A Wirral man has revealed how he lost his Scouse accent after suffering a stroke, saying he initially looked like a “robot”.
Dominic, 25, was working as a mechanic at a Jaguar Land Rover last summer when he started noticing his mood change, realizing that he was starting to explode, get frustrated and become angry or upset.
Having taken upon himself the stress of buying and redecorating his first house, he suddenly woke up in August and began to repeat the words, while his right side became numb and his speech became slurred.
His girlfriend Laura realized he was having a stroke and called an ambulance. When doctors were in the hospital, they discovered that the cause was an arteriovenous malformation of the brain – a tangle of abnormal and poorly developed blood vessels that is extremely rare and affects only one percent of the population.
Dominic, who is from Wallace, told the charity Brain: “When the stroke happened, I thought I was going to die.
“I closed my eyes and lost consciousness, I have no memories of that time but I was unconscious.
“When I woke up a week later, I realized that the right side of my body wouldn’t move, and I was in the intensive care unit.
“I couldn’t walk or talk at all. My friends and family were really shocked because I was so young, they didn’t expect it.
When people think of strokes, they think of an elderly person.
“Even among young stroke survivors, there are people in their 60s who think they are too young to have a stroke.”
Dominic’s mood swings were caused by the AVM bursting and healing multiple times, in turn causing tiny clots in a part of his brain that regulates emotions.
After undergoing a nine-hour operation to remove the AVM, doctors found that the left side of Dominic’s brain had been damaged by the stroke, meaning he could not speak or use the right side of his body.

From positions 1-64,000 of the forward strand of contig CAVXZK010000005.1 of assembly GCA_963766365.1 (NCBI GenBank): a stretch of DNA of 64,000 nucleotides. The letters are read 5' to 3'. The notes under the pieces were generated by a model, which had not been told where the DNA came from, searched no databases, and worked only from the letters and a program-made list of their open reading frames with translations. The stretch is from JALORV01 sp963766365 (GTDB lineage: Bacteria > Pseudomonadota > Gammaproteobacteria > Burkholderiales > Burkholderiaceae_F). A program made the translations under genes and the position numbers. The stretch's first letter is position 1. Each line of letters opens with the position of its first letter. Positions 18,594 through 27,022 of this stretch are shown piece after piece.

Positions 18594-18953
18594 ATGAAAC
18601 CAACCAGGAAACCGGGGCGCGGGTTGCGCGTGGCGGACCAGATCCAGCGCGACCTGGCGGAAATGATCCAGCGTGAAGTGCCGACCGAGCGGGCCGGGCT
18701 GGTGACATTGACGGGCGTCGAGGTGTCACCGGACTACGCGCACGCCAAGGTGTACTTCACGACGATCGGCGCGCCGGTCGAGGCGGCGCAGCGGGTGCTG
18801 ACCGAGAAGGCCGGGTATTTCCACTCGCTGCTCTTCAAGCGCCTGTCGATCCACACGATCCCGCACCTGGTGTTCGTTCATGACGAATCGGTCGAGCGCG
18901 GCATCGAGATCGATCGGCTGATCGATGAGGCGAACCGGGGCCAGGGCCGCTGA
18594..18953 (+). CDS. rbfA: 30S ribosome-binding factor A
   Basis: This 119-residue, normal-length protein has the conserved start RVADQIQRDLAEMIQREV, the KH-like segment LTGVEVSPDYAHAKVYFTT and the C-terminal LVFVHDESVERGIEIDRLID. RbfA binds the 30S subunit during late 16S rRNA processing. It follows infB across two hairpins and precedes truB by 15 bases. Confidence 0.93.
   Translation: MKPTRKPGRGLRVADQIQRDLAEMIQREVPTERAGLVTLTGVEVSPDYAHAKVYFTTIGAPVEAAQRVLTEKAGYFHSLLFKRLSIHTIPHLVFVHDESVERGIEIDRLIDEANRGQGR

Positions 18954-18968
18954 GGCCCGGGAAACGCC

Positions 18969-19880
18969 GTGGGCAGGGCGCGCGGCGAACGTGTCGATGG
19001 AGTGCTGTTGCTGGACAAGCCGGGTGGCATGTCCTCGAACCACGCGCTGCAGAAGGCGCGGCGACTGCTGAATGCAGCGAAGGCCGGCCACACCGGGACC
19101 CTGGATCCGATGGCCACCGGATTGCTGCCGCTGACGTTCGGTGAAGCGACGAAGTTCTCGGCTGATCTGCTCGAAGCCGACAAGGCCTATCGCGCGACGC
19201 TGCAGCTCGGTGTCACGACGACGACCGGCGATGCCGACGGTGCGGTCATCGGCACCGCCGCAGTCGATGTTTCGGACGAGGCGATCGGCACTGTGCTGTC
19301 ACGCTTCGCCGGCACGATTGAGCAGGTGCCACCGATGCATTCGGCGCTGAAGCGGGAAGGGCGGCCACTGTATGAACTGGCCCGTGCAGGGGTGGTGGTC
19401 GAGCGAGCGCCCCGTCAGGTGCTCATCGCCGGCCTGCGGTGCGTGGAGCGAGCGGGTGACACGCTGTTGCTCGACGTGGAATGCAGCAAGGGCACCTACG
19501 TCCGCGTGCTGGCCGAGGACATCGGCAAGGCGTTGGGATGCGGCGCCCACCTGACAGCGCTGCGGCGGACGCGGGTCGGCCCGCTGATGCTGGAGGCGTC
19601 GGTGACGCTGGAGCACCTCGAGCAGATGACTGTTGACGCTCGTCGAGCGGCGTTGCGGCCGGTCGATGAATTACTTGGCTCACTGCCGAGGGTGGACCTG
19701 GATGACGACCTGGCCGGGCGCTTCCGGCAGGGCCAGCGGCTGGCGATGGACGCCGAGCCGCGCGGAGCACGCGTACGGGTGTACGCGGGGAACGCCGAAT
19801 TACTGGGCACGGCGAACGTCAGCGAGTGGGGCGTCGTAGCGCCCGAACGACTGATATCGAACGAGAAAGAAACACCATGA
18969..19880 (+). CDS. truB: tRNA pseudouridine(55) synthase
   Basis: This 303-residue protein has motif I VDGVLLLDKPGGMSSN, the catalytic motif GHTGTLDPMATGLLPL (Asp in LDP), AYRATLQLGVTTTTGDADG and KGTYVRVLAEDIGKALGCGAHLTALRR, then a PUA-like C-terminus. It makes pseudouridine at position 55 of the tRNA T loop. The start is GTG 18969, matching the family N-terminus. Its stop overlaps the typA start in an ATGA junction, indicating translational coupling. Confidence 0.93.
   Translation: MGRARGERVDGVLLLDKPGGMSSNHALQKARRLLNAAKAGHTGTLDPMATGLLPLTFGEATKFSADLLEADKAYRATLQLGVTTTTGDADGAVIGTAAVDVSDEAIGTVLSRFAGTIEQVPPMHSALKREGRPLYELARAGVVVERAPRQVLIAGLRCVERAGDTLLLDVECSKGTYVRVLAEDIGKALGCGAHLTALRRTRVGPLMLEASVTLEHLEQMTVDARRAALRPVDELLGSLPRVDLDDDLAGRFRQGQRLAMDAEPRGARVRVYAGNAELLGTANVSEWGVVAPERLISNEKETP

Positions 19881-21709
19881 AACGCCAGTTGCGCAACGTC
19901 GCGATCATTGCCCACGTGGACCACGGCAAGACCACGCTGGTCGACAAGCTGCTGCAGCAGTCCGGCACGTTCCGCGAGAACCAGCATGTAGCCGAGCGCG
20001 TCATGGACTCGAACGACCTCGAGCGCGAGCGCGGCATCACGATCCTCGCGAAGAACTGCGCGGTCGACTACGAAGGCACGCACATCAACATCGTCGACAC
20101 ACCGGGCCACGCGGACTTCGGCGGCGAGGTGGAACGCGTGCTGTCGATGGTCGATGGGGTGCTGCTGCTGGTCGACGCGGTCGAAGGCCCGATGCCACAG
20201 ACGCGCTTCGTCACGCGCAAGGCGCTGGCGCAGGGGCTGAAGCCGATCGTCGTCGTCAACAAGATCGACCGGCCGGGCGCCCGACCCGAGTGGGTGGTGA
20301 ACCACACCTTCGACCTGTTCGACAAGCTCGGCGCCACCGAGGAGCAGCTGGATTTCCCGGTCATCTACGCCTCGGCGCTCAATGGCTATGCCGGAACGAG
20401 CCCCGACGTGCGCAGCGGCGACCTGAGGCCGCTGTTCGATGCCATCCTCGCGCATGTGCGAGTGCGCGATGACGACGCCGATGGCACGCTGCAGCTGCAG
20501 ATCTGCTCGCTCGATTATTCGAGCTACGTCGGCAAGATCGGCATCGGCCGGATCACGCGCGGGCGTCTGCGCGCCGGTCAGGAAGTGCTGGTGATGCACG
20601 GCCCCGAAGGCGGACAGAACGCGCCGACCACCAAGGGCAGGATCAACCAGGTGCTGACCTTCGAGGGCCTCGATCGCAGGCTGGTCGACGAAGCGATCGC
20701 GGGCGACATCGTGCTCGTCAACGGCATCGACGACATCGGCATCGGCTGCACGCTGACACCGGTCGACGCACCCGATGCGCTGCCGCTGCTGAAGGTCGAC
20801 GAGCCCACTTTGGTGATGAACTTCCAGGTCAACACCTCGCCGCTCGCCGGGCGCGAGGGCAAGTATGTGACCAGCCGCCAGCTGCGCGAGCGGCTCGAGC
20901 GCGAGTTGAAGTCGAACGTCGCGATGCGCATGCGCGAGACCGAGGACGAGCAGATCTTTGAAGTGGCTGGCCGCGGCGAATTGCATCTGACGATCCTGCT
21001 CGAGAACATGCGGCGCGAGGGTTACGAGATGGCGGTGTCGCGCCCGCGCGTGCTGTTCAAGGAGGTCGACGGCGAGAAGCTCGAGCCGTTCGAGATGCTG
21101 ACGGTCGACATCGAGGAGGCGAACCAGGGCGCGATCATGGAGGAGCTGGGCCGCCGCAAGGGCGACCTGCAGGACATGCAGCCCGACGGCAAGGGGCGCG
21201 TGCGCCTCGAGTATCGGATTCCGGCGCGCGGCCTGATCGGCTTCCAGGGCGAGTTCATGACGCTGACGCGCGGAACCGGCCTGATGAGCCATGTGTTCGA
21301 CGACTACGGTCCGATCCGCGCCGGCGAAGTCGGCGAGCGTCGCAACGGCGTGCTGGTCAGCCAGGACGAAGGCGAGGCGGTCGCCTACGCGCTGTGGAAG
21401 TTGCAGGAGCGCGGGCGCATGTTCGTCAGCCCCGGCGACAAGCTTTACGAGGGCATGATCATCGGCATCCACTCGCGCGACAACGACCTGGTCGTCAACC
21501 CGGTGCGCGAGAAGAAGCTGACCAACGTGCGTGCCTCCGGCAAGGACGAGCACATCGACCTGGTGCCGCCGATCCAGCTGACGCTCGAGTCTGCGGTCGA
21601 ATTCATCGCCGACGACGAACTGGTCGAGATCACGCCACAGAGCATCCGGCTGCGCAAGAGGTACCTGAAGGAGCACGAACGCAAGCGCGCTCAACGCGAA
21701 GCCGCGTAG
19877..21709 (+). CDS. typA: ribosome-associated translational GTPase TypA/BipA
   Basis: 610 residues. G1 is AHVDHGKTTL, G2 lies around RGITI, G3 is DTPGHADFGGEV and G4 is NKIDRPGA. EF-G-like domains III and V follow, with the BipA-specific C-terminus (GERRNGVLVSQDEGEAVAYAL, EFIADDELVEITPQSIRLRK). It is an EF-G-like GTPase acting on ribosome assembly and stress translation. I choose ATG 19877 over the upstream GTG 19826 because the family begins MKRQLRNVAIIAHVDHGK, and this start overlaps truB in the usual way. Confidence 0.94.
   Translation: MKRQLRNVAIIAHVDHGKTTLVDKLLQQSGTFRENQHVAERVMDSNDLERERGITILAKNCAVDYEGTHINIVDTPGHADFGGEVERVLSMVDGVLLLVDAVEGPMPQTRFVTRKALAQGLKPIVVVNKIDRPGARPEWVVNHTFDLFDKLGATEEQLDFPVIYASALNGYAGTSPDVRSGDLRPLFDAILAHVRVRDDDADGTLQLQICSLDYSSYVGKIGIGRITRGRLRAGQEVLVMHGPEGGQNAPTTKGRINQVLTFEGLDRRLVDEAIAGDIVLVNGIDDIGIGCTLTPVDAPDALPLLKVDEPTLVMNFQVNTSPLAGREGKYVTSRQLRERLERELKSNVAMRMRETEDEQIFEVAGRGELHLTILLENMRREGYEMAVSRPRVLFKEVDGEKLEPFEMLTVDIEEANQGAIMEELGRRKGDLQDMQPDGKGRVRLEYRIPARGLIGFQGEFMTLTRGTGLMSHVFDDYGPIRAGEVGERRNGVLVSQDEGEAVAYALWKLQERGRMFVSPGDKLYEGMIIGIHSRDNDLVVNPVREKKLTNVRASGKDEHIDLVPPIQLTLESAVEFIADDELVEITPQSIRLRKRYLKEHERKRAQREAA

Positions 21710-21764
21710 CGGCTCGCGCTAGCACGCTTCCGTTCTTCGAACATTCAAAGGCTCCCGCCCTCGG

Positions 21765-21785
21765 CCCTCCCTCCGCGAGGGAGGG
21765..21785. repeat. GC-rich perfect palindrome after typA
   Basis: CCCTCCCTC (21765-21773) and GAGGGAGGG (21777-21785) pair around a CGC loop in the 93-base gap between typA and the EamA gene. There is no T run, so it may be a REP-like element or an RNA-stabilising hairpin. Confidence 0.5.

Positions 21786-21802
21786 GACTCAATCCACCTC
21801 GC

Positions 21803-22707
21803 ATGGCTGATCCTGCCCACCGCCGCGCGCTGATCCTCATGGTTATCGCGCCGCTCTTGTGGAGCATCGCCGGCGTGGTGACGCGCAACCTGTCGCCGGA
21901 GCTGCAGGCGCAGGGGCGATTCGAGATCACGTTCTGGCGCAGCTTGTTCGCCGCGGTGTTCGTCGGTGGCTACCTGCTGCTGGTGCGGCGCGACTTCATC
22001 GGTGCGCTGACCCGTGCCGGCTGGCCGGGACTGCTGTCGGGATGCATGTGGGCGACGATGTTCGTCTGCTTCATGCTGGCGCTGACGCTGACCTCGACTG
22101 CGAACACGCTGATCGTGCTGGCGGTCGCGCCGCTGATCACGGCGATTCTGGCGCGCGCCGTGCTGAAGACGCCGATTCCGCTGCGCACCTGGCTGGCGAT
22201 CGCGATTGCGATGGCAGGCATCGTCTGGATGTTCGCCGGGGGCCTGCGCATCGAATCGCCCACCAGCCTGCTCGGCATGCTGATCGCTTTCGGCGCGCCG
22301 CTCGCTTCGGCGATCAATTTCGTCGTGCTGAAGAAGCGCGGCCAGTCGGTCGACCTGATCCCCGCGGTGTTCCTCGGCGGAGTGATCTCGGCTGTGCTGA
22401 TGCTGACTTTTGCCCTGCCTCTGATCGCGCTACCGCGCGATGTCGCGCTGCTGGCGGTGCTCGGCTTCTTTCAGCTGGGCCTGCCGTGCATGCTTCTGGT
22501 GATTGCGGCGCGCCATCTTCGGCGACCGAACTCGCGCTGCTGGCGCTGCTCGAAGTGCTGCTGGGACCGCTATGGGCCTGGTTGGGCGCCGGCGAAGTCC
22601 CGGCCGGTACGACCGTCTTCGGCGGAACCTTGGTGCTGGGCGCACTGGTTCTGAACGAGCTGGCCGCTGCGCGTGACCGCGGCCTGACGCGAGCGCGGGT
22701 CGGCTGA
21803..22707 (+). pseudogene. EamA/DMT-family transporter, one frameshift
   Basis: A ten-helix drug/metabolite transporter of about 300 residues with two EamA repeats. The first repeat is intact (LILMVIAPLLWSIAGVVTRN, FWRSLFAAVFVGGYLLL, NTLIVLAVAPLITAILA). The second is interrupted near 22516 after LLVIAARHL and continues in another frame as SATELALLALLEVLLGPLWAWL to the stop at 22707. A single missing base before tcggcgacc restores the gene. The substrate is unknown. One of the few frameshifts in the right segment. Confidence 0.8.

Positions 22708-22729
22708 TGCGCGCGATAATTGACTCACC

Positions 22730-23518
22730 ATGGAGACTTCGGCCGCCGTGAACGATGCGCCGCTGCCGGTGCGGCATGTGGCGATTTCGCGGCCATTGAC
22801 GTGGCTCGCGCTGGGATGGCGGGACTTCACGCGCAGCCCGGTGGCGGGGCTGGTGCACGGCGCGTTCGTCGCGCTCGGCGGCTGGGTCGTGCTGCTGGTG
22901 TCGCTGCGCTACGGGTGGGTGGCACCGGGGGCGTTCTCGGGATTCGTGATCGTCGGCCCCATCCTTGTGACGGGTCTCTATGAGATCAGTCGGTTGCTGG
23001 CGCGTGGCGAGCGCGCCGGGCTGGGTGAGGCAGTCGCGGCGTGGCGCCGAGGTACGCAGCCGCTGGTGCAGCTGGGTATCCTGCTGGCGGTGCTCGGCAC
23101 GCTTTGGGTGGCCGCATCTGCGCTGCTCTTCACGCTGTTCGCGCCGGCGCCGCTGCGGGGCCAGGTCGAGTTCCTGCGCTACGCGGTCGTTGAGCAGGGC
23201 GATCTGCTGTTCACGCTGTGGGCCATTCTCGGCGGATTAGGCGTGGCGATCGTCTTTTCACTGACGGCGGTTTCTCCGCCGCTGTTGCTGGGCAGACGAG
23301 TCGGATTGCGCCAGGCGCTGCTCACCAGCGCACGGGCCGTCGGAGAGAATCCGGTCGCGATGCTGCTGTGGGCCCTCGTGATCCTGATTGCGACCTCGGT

He was diagnosed with aphasia, a condition that causes people to struggle to produce words and sounds and recover language.
Dominic said, “When I first woke up in the hospital, I couldn’t speak at all. My speech therapist asked me to read the alphabet and I realized I couldn’t.”
“But the singing part of my brain wasn’t damaged. Two weeks after the surgery I couldn’t speak at all, but I could sing Fly Me To The Moon.”
He was able to sing a Frank Sinatra song because a different part of the brain controls the music and singing of the affected part.
He continued, “When I realized I could sing, I hoped that would mean that I would eventually be able to speak again.
“When I started speaking again, I didn’t have a Merseyside accent anymore. I sounded like a robot or Siri.”
“It’s a very strange feeling when you wake up one day with a different voice. I felt like I had lost a part of my identity – but everyone was really happy that I was speaking.
“After the stroke, my speech was very slow and stressful and my language was limited to small words.
“People often didn’t know where to look and what to say, they had good intentions but would interrupt or talk to me, or assume I had a learning disability.
“The Brain Charity’s speech and language therapist helped me break down long words into syllables.
“I can now pronounce more words—and slowly but surely, my accent is beginning to return.
“Aphasia is not the end of your life. If someone you know has aphasia, give them time to talk. For me, I just wanted to be treated the way I was before.”
While he still has a long way to go, he credits neuroplasticity — the brain’s ability to “rewire” and create new neural pathways after injury or damage — with the progress he’s made so far.
Dominic said, “Before the stroke, I was really going to the gym. Now, having my movement affected is the hardest I can find.
“But when I woke up and realized I couldn’t move this side of my body, I knew it was a waste of time and feeling sad about what had happened, how young I was having a stroke and how it changed my life.”
About 7 months after his recovery, Dominic was offered free speech and language therapy (SALT) through The Brain Charity.
He added: “Brain injuries are very diverse – they are widespread and can affect people in many ways, depending on which part of the brain is affected.
“Charities like The Brain Charity are essential to keep you motivated and informed, because it can be all too easy to be like ‘this is it’ and give up.
“I definitely experienced it when I was out of the hospital, but working with The Brain Charity motivated me to keep going.”